Memory Of Love Analysis

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While Forna acknowledges the Western definition of trauma and the forged term of PTSD, her novel does figure as a critical examination of the key principles of Western trauma theory. Of particular value in this concerned analysis is the British psychologist, who as a foreigner is incapable of properly grasping the critical state that the country finds itself in. From the very beginning he blindly engages himself in the pains of his patients with ideas and theories he acquired in England, in an attempt to restore a certain ‘normality’ . However, Adrian’s definition of normality relies on ‘the order of his previous life’ and particularly on what Craps has condemned as trauma theory’s dependence upon particular Western understandings…show more content…
A major emphasis is placed on endurance and love as constructive ways of limiting its the manifestation. The centrality of love in the novel is not only underlined through its figuring in the very title The Memory of Love but love and more particularly physical contact are portrayed almost as antidotes to violence and the pain it causes. Faced with the increasing threat of an armed fight between governmental and rebel forces, Nenebah and Kai experience an unprecedented affection for ‘war gave new intensity to their lovemaking’ . In this respect, love and the act of lovemaking not only offer unique vehicles for dealing with pain in an extraordinary situation where words don’t seem enough to grasp the scale of it, but sexual encounters are also reframed as a form of resistance. Even Adrian, not expecting to find love in this country, sees himself increasingly attracted to Mamakay as he progressively acknowledges the traumatic state of the country. Love, the most human and unconditional emotion between individuals, takes place in defiance of, or more fundamentally, because of the inhumanity of…show more content…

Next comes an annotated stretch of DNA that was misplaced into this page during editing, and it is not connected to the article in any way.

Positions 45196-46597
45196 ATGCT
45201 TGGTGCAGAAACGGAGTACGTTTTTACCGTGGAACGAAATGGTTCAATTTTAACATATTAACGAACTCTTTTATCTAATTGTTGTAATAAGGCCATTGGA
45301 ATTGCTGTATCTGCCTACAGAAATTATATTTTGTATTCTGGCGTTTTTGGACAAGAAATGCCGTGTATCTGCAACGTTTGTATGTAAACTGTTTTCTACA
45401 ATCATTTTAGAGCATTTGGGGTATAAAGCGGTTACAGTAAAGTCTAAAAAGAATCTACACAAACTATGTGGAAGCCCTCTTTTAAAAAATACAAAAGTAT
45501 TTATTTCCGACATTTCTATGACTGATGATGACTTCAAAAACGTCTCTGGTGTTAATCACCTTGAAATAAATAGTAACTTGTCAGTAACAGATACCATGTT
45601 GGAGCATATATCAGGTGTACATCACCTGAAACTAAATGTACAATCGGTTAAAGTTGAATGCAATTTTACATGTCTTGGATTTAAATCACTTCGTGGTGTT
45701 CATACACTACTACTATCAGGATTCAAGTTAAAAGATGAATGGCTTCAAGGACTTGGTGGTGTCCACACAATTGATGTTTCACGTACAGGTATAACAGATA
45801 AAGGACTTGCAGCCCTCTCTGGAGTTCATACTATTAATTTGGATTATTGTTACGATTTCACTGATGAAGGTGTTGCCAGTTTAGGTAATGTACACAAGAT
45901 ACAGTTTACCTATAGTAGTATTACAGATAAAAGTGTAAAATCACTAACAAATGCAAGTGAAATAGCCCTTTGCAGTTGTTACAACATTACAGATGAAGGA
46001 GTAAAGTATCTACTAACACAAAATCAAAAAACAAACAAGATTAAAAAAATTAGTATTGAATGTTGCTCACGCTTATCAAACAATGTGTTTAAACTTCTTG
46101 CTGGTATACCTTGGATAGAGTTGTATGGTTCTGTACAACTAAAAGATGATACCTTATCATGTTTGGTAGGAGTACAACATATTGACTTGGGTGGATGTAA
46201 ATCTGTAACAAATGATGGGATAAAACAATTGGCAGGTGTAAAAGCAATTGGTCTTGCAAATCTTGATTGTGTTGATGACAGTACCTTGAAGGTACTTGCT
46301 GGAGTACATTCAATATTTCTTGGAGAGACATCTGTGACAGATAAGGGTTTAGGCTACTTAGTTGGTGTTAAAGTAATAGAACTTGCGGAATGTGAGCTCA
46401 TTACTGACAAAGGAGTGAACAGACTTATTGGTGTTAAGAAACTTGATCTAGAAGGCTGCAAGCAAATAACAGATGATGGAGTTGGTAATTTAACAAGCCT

As it has been discussed, the novel both embraces key principles of trauma theory, acknowledging Caruth’s definition of trauma as a historical crisis. Yet, it is nevertheless utterly ambiguous about the latter’s claim of the inaccessibility of psychological pain and its resistance to language with Agnes, as the symbol of trauma, unable to verbalize her pain. Most valuable in Forna’s critique is the character of a British Psychologist who helplessly approaches the overwhelming traumatic state that Sierra Leone finds itself in, convinced that psychotherapy is the only way to bring relief to this war-torn nation and thereby disregards alternative methods of coping with pain that the novel might advocate. However, one cannot overlook that Adrian is successful in diagnosing Agnes with fugue, despite his rather questionable relationship to her, plunging into a compulsive interest with her case. Most importantly, Forna considers it, just as many other writers, as her moral duty to unravel this painful history to finally bring to light unscathed injustices, which cannot simply be consigned to the past. As John Green in his
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